“Do you live in Raccoon City? No waygrumbles a truck driver in Johannes Roberts’ Resident Evil: Welcome to Raccoon City, the inevitable reboot of a multi-year and lucrative video game franchise. And this black grouse appears before the trucker catches up with what the bulk of the audience already knows: this crumbling company city, dominated for decades by a pharmaceutical titanium called Umbrella Corporation, has been poisoned with a toxin that zombies the population, oh, five minutes or about that.
This is familiar to fans of more than two dozen first-person shooters and six previous films. But back in 1998, Roberts’ background story serves two purposes: it justifies the absence of longtime star Milla Jovovich (whose director and husband Paul W.S. Anderson continues to serve as executive producer) and reflects such a fashionable nostalgia for the 90s. End the holograms of the future with artificial intelligence by adding a kitsch cameo from a pager.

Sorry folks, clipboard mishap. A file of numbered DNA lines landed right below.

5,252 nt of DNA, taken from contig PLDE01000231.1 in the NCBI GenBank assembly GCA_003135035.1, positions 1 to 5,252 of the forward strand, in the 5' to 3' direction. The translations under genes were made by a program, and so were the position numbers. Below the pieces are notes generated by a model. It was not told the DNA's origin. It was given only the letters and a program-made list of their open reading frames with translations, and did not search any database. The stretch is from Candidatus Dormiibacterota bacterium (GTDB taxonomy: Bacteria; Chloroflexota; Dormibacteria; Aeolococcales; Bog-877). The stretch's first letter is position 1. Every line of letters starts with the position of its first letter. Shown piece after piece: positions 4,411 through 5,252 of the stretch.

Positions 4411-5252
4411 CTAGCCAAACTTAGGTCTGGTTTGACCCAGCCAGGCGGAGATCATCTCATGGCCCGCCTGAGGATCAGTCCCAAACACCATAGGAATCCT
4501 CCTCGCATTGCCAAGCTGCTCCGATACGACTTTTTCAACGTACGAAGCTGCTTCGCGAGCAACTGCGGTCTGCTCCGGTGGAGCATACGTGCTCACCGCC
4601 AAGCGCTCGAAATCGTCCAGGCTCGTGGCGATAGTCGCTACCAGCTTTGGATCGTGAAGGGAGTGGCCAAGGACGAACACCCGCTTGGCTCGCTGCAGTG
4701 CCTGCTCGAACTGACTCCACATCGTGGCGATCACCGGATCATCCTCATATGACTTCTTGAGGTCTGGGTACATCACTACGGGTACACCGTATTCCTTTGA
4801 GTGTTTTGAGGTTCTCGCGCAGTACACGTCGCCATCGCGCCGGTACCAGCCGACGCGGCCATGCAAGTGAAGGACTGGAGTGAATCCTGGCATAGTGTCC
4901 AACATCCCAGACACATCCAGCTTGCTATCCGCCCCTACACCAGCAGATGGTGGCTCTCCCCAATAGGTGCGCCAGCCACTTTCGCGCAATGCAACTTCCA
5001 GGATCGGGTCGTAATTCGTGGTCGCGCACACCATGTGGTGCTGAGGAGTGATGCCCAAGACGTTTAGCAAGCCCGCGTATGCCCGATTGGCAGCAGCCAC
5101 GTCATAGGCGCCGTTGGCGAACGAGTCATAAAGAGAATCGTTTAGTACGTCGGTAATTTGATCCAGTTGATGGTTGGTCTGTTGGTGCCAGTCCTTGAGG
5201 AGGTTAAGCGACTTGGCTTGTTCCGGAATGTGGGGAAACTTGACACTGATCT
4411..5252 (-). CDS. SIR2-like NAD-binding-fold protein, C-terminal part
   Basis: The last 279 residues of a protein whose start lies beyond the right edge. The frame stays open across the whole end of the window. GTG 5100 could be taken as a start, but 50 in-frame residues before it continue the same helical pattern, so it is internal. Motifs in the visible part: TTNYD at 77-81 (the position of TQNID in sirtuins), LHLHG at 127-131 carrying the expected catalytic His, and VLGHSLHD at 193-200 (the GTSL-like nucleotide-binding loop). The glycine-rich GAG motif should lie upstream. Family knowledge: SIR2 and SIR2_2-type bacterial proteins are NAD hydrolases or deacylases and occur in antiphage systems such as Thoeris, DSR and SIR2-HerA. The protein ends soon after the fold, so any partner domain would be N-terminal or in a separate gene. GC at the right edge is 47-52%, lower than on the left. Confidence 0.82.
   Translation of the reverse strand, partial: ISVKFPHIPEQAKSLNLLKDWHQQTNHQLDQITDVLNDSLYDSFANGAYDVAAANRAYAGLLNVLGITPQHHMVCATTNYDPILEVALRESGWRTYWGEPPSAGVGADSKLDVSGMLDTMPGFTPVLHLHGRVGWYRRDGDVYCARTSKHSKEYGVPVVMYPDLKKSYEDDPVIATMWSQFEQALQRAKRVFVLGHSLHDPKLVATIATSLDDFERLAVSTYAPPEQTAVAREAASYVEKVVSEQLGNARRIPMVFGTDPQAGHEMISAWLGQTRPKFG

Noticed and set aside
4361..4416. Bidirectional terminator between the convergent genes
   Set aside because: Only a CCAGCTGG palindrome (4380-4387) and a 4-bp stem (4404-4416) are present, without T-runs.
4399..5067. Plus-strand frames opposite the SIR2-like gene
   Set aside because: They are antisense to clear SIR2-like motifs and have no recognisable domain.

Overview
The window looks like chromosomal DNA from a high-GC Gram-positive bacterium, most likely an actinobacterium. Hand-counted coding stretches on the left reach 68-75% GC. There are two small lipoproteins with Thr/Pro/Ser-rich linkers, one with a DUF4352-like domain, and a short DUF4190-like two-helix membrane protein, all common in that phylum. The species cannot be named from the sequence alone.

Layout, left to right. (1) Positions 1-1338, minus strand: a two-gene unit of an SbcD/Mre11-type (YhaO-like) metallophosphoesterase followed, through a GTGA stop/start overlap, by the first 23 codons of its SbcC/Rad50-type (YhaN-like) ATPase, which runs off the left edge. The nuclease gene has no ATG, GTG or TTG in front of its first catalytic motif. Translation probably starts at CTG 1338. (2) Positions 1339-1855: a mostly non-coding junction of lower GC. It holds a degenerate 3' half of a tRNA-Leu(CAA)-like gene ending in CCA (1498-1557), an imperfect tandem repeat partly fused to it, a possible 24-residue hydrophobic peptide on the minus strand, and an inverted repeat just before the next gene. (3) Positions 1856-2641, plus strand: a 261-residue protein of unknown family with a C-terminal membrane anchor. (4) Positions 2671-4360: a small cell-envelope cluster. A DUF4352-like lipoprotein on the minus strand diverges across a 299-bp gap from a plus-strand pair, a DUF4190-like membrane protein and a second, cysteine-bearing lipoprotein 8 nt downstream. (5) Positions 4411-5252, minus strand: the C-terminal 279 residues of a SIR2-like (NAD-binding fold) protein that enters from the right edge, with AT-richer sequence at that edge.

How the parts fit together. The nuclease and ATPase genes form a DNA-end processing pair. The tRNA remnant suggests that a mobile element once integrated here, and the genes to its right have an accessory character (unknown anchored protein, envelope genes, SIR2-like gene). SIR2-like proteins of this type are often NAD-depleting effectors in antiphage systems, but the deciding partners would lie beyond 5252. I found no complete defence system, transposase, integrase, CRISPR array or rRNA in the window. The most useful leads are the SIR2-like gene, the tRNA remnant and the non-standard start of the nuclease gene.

Characters and dialogue aren’t worth more than the Discman used. (Yes, that also appears.) Orphan Claire (phlegmatic Kaia Scodelario) hopes that she and her brother Chris (Robbie Amell) can survive the night of the living dead, mutant Dobermans, and one bulging eyeball riddled with a tumor, opposed to expose the truth about his hometown. The only surprise is that Roberts avoids cheap jumping surprises in favor of well-crafted suspense scenes that play out like a three-card monte game. Contemplating the slow visual jokes of cinematographer Maxim Alexander and editor Dev Singh is a delight, especially as the slacker Avan Jogia slumbers at his desk, while a rushing tanker leaps out of the station, explodes into a fireball and ejects a tiki-transformed zombie. – the torch that finally breaks his sleep. If the film’s tedious plot could be resurrected with such confidence, then Welcome to Raccoon City would be worth delving into.
Resident Evil: Welcome to Raccoon City
R grade for swearing and skull cracking. The duration of the performance is 1 hour and 47 minutes. In theaters.